How A Carbon Price Could Gut Animal Agriculture Without Taxing Farmers And Ranchers

Even a very modest carbon price would offer most farmers and ranchers more revenue than they make raising animals for slaughter, according to the scientist who founded Impossible Foods.

“It’s kind of magical, actually,” Patrick Brown said Nov. 4 at WebSummit in Lisbon. “If there were a carbon market, and a ton of carbon dioxide was priced at $50, almost everyone who’s in the animal-agriculture industry could make much more money by getting rid of their cows, getting rid of their livestock, and allowing the biomass to recover on their land.”

Brown repeated the claim Nov. 9 at the Glasgow Climate Conference, which counted among its accomplishments new ground rules for global carbon markets.

“If, as I think most of us hope and expect, there’s a functional carbon market within the next few years, and if the price is at or above the minimum price that economists think is required to meaningfully impact climate change—which is about $50 US per ton of CO2—the vast majority of the land currently being used to raise animals for food could produce much more income by restoring the original biomass and selling the carbon credits from that restoration,” he said in Glasgow.

“There’s huge potential – I’ve calculated what the value of the land would be for that purpose versus the current price – there’s large amounts of land around the world that’s worth ten to 50 times as much” when used for carbon capture.

Brown and computational biologist Michael Eisen base their calculation on a paper published last year in Nature that estimates the “carbon opportunity cost” of using land for animal agriculture instead of for carbon sequestration.

In the U.S., land used for farming and grazing could sequester 55 billion tons of carbon, which at $50 per ton would generate almost $2.8 trillion.

The value of all U.S. ag land, including buildings, according to the USDA, is $2.7 trillion.

Of that, pasture land is worth only about a third as much per acre as cropland.

If carbon were sequestered over 50 years, U.S. farmers and ranchers could earn $50 billion per year by reforesting pasture land, Brown said. If, as expected, the carbon is sequestered much faster, say in 30 years, they could earn $94 billion per year.

Net farm income, minus federal subsidies, is about $73 billion per year, but the income per acre, again, is lowest on pasture land.

Farmers and ranchers could earn the most where farmland has replaced forest, Brown said, such as in parts of the U.S., and in countries like Brazil and the UK.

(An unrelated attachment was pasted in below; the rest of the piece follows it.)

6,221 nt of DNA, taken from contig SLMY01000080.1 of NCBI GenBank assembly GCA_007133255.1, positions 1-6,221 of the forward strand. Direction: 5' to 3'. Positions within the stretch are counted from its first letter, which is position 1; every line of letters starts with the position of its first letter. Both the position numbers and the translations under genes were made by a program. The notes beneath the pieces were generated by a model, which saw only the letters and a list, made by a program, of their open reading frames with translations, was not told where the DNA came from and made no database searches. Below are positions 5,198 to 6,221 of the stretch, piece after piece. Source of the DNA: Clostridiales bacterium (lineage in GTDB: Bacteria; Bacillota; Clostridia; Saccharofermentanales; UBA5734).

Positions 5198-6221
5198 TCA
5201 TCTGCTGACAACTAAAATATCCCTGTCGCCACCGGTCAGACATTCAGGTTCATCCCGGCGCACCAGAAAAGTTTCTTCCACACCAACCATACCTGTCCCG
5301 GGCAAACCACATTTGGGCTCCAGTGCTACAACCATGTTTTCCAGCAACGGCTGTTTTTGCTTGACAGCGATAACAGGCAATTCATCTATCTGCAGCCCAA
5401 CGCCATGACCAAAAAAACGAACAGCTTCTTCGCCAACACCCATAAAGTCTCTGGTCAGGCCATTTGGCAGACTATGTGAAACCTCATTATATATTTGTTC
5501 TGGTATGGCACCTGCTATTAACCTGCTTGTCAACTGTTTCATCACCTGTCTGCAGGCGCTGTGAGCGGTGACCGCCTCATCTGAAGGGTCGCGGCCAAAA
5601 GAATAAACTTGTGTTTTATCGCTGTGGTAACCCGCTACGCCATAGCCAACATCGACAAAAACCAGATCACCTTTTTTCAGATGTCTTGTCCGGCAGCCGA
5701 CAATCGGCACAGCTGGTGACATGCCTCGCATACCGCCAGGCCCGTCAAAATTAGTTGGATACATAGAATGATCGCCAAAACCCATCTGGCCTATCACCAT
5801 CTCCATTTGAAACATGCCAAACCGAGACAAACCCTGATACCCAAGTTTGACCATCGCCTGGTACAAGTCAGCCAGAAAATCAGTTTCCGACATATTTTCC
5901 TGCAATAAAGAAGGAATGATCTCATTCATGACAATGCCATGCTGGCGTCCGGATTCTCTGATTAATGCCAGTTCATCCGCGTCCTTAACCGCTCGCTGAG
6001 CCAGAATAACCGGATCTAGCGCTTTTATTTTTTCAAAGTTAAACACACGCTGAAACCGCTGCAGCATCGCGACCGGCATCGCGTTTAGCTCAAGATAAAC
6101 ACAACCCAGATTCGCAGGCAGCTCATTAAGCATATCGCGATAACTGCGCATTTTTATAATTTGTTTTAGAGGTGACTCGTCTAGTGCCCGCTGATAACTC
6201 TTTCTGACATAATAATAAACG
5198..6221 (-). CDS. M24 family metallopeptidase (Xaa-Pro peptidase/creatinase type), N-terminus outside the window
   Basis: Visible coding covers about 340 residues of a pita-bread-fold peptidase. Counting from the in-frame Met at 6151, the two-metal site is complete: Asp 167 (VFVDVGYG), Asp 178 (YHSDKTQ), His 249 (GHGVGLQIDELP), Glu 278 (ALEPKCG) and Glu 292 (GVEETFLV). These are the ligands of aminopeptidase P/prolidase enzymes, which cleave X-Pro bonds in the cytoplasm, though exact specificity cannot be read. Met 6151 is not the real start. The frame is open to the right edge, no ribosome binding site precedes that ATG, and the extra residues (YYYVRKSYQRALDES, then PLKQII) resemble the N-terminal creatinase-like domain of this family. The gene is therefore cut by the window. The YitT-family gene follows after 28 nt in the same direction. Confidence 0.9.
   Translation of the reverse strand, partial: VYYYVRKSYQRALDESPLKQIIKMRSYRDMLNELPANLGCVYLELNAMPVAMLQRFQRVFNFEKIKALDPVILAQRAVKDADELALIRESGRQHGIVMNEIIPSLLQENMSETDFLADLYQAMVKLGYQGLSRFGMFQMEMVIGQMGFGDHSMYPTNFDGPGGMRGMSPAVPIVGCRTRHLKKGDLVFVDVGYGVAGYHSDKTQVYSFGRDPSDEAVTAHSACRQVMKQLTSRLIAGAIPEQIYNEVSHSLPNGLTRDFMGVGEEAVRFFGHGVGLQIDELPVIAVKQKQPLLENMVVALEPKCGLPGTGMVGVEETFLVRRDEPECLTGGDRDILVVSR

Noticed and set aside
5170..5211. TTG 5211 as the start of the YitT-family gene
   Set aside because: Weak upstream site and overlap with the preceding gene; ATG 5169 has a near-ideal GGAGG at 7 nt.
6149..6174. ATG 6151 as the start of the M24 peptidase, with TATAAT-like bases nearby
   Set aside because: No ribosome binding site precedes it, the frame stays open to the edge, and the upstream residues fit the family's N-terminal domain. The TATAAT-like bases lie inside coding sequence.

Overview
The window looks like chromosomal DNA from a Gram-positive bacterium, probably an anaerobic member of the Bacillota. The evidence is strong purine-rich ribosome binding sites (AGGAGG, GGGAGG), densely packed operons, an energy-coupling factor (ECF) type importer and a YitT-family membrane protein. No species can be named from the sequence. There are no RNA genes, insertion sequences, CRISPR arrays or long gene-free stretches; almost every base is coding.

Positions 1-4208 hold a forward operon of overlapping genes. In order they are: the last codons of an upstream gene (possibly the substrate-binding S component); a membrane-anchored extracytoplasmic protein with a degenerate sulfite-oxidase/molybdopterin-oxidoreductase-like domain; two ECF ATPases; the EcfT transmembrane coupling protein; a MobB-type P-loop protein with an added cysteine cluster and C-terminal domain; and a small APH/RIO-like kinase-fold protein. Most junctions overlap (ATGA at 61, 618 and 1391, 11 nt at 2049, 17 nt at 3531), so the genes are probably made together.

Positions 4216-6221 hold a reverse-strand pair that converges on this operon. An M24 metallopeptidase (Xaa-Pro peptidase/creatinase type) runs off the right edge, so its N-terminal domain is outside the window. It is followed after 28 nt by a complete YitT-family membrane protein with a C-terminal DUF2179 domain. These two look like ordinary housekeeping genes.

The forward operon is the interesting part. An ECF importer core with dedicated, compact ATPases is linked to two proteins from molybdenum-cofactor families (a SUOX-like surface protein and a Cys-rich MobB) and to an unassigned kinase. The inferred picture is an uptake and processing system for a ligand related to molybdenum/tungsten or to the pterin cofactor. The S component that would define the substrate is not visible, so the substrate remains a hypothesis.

Indeed, Brazil—where animal ag has driven deforestation of the Amazon—immediately trumpeted the deal in Glasgow as a new revenue source for the country. As Reuters reported:

“The deal was ‘a Brazilian victory’ and the country is gearing up to become a ‘big exporter’ of carbon credits, its environment ministry said on social media. The country is home to much of the Amazon forest, and has huge potential to build wind and solar plants. ‘It should spur investment and the development of projects that could deliver significant emissions reductions,’ Brazil’s chief negotiator Leonardo Cleaver de Athayde told Reuters.”

Farmers globally could earn twice as much revenue, Brown said, if they also receive revenue from reversing nitrous oxide emissions.

Brown is a former physician and a Stanford University emeritus professor of biochemistry. He founded Impossible Foods in 2011 on a mission to wipe out animal agriculture by 2035 by providing plant-based meats that are healthier, tastier and cheaper than animal-based meats.

“For most of the places where people are grazing livestock or grazing cattle, you’d have to be out of your mind to continue doing that if you could make $50 per ton of carbon dioxide by growing trees,” Brown said in Lisbon. “You’d be nuts to continue raising cows.”

Brown added that the transformation would take place once carbon markets operate under reasonable standards, such as auditability, uniqueness (so carbon credits could be sold only once), and a guarantee of permanence (such as a conservation easement on the land).

“When the carbon markets will get mature enough that if you’re capturing carbon you can be confident enough there will be a customer on the other side to buy it, once that happens it will be transformative.”

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